Wednesday, May 20, 2015

Data Driven Security, Part 3 - Finally some answers!

I am continuing my exploration inspired by Data Driven Security

In Part One, I imported some data on SSH attacks from Outlook using AWK to get it into R.

In Part Two, I converted some basic numbers into graphs, which helped visualize some strange items.  The final graph was most interesting:

It was strange that there were twice as many attacks at the Dev SSH service as the DR service.  What is going on here?

Well, we've got over 37,000 entries in here over a couple of years.  Let's break them out and get monthly totals based on target.  First, I'm going to convert those date entries to a number I can add up.
Remember the data looks like this:

Each entry has a date and what target location was hit.  So I'm going to use an ifelse to add a new column with a "1" in it for every matching target

So now I have this

Now I add another vector the dataframe, breaking dates down by month

There might be an easier way to do this, but I'm still an R noob and this seemed the easiest way forward for me. Anyway, I can plot these and compare.

You can do this for all four and compare:

This gives me two insights.  First, different SSH systems began receiving alerts at different times.  Basically there are twice as many Dev alerts as DR alerts simply because the DR system didn't generate alarms until the middle of 2014.  Same with the Tst SSH system.  So there is a long tail of Dev alarms skewing the data.  In fact, the Dev system was the SSH system to go live.  Pretty much any system on the Internet is going to receive some alarms, so a zero in the graph means that service was not alive yet.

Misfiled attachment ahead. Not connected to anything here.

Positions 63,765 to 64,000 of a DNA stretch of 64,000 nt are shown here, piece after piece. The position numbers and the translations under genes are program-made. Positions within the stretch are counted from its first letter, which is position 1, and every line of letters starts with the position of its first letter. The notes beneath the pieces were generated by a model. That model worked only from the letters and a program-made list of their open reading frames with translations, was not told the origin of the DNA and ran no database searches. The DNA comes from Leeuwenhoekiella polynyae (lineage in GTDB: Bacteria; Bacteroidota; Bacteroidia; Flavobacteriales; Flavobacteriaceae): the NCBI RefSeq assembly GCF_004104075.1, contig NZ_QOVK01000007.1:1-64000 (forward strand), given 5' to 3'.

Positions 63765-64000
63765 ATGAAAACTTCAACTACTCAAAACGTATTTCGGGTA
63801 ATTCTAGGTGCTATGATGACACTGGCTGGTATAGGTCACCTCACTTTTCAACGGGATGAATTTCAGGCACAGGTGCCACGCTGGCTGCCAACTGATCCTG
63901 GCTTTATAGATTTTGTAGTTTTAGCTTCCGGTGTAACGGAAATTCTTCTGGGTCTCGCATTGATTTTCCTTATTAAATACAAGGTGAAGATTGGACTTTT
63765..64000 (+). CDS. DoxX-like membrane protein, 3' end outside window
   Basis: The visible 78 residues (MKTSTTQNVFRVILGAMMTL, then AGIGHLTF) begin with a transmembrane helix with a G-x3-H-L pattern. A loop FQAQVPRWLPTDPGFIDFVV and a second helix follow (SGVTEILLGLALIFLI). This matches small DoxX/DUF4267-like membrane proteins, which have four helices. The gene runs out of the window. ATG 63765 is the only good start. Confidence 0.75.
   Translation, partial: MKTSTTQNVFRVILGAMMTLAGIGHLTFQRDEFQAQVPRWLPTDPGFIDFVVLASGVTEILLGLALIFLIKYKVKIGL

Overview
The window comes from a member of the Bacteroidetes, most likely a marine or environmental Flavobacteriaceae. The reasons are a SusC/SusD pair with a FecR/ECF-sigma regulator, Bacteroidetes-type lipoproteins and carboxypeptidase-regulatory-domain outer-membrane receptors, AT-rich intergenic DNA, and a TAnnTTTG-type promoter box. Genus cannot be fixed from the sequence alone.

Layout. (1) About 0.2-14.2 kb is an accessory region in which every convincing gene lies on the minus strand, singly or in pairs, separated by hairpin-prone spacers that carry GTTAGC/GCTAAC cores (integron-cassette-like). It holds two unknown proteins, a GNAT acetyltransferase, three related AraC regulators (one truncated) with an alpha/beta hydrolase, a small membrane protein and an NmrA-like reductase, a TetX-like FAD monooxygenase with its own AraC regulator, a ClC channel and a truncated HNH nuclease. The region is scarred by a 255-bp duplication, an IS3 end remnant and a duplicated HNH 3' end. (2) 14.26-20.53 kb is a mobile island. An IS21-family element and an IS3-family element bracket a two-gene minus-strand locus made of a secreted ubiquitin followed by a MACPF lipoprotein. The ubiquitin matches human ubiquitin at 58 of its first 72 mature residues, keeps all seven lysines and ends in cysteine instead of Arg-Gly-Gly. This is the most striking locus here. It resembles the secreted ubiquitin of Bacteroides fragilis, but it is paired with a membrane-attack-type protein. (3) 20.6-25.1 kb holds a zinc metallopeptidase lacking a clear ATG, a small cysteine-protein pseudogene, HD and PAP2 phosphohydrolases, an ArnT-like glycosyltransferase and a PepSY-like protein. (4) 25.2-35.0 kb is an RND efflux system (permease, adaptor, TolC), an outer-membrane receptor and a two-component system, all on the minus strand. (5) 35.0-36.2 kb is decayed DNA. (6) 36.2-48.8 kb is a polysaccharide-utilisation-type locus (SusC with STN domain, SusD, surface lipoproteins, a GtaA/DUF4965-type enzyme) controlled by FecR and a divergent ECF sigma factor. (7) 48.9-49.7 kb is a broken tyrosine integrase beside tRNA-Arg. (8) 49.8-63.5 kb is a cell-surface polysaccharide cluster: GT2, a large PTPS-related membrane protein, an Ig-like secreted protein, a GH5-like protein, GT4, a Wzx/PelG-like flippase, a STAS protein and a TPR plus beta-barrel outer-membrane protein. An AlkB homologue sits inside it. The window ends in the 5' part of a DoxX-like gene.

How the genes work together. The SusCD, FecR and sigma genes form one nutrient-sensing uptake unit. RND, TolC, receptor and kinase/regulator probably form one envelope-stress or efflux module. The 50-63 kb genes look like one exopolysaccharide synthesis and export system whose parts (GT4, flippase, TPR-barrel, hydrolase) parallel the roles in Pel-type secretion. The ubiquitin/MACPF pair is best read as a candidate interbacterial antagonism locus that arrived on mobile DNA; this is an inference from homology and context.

Second, we confirm and can graphically show what IT orginally asked back in part 1. To refresh your memory: said "The IT Operations team complained about the rampup of SSH attacks recently. "

Here we can visually see that ramp up, beginning at the end of 2014 and spiking sometime in the first quarter.

The next step in our analysis would be to see who was in the spike: are these new attackers?  Where are they from?  The traffic to the targets seem to peak at different times, so there might be something worth investigating there. 

And why did the traffic die down?  Were the IPs associated with a major botnet that got taken down sometime in April 2015?  A quick Googling says yes: "A criminal group whose actions have at times been responsible for one-third of the Internet’s SSH traffic—most of it in the form of SSH brute force attacks—has been cut off from a portion of the Internet."

I hope this series was informative to you as it was to me.  I was pleasantly surprised in being find some tangible answers on current threats from simply graphing our intrusion data.  Now it's your turn!

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